I can see it, smell it, and almost touch it.
It’s the light at the end of the tunnel.
And by tunnel I mean my daughter’s school year.
I abhor the near daily ritual, which hurts my brain, as much as it does my wallet.
I’ve endured this penitent practice for nearly three years and I still haven’t figured out what I can pack that my now 8-year-old won’t toss into the school’s 80-gallon garbage barrel.
Aside from the torment of devising a viable menu, I am forced to deal with the incomprehensible waste that occurs when I pack school lunches.
My fickle kid only exacerbates the cycle of frustration that goes something like this:
Kid falls head over heels in love with particular lunch item; mother rejoices; kid begs mom to stock up on item; mother obliges; kid comes home after a week eating said “favorite” item and vows never to let it pass her lips again.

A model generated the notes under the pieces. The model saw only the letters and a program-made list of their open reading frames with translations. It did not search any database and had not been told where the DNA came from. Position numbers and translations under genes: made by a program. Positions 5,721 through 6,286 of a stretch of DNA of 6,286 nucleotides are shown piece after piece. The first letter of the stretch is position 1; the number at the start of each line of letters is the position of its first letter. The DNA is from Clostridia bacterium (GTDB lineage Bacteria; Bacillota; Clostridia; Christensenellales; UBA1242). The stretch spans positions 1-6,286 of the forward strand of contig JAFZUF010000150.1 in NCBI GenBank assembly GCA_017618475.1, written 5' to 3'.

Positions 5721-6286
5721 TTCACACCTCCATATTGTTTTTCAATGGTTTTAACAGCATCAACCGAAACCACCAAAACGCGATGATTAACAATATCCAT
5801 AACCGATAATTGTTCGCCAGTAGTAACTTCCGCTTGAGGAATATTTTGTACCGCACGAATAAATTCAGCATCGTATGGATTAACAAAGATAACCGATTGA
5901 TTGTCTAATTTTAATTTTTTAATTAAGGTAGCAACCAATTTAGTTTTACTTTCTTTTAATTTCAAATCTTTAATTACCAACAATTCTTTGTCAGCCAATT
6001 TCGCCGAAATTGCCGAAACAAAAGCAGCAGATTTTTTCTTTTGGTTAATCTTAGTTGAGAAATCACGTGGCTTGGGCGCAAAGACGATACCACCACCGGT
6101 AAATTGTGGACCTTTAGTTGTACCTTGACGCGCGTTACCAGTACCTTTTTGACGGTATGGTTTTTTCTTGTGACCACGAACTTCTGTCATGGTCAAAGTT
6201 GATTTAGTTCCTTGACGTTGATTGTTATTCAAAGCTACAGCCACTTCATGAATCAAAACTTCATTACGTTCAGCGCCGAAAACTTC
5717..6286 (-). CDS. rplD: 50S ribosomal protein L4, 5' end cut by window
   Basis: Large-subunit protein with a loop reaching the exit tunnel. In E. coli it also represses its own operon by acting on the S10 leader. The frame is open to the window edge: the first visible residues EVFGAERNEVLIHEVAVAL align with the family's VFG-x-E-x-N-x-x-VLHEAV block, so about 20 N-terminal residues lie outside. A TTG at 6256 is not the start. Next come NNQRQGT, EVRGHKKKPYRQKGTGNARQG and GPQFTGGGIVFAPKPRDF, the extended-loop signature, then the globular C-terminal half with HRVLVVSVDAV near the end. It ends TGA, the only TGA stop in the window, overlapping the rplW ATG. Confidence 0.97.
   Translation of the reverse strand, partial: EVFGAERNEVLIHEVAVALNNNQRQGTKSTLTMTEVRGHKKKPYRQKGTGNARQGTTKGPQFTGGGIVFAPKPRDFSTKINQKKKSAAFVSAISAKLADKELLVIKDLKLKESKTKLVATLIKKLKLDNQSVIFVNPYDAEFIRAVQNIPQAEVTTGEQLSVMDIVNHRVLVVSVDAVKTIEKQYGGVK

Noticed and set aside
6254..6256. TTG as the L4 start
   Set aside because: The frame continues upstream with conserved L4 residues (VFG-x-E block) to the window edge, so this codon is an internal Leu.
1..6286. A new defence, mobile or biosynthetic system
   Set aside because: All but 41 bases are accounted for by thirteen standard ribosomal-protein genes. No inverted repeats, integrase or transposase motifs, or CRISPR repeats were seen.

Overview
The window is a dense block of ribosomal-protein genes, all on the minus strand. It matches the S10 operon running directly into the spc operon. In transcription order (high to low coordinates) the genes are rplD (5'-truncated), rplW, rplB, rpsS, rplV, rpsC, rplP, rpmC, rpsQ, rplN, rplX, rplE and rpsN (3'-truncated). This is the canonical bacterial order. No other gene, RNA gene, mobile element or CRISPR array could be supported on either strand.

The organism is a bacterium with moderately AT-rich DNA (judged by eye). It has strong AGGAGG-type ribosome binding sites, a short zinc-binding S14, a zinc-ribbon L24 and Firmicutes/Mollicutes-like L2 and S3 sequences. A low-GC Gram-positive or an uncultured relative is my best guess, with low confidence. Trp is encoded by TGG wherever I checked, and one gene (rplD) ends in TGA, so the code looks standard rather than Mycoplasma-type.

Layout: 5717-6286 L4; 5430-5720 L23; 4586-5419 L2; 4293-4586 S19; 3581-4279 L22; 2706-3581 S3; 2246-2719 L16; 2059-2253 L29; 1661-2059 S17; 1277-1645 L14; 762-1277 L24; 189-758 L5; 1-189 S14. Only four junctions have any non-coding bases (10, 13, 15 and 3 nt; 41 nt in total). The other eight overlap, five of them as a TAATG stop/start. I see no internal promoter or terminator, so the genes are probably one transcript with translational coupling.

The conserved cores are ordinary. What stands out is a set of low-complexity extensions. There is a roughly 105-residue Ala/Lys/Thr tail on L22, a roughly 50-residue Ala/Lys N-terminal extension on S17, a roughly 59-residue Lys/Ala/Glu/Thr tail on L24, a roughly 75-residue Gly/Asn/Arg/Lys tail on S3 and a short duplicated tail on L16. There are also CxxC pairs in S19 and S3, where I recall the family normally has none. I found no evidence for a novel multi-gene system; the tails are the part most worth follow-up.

Believe it or not, the last part of that sequence is a major revelation.
For months, I thought I was the greatest mom on the face of the planet because my kid came home with a completely empty lunch box. What’s more, she’d come home hungry. Naturally, I concluded that I wasn’t packing her enough to eat and would stuff even more food into her Scooby bag. Little did I know that all those late nights spent filling tiny Tupperware containers with healthy, kid-friendly treats was all for naught. Turns out my daughter was unabashedly dumping the three-course lunches I packed straight into the cafeteria trash.
Her reasoning: “I wasn’t hungry for what you packed me.”
Had I just filled her lunch box exclusively with chocolate chip cookies…
Needless to say, I made some drastic changes to my kid’s lunch, though not all of them have been successful.
Hopefully, I’ll figure it out before she leaves for college.
I keep reminding myself: “There is a crack in everything. That’s how the light gets in.”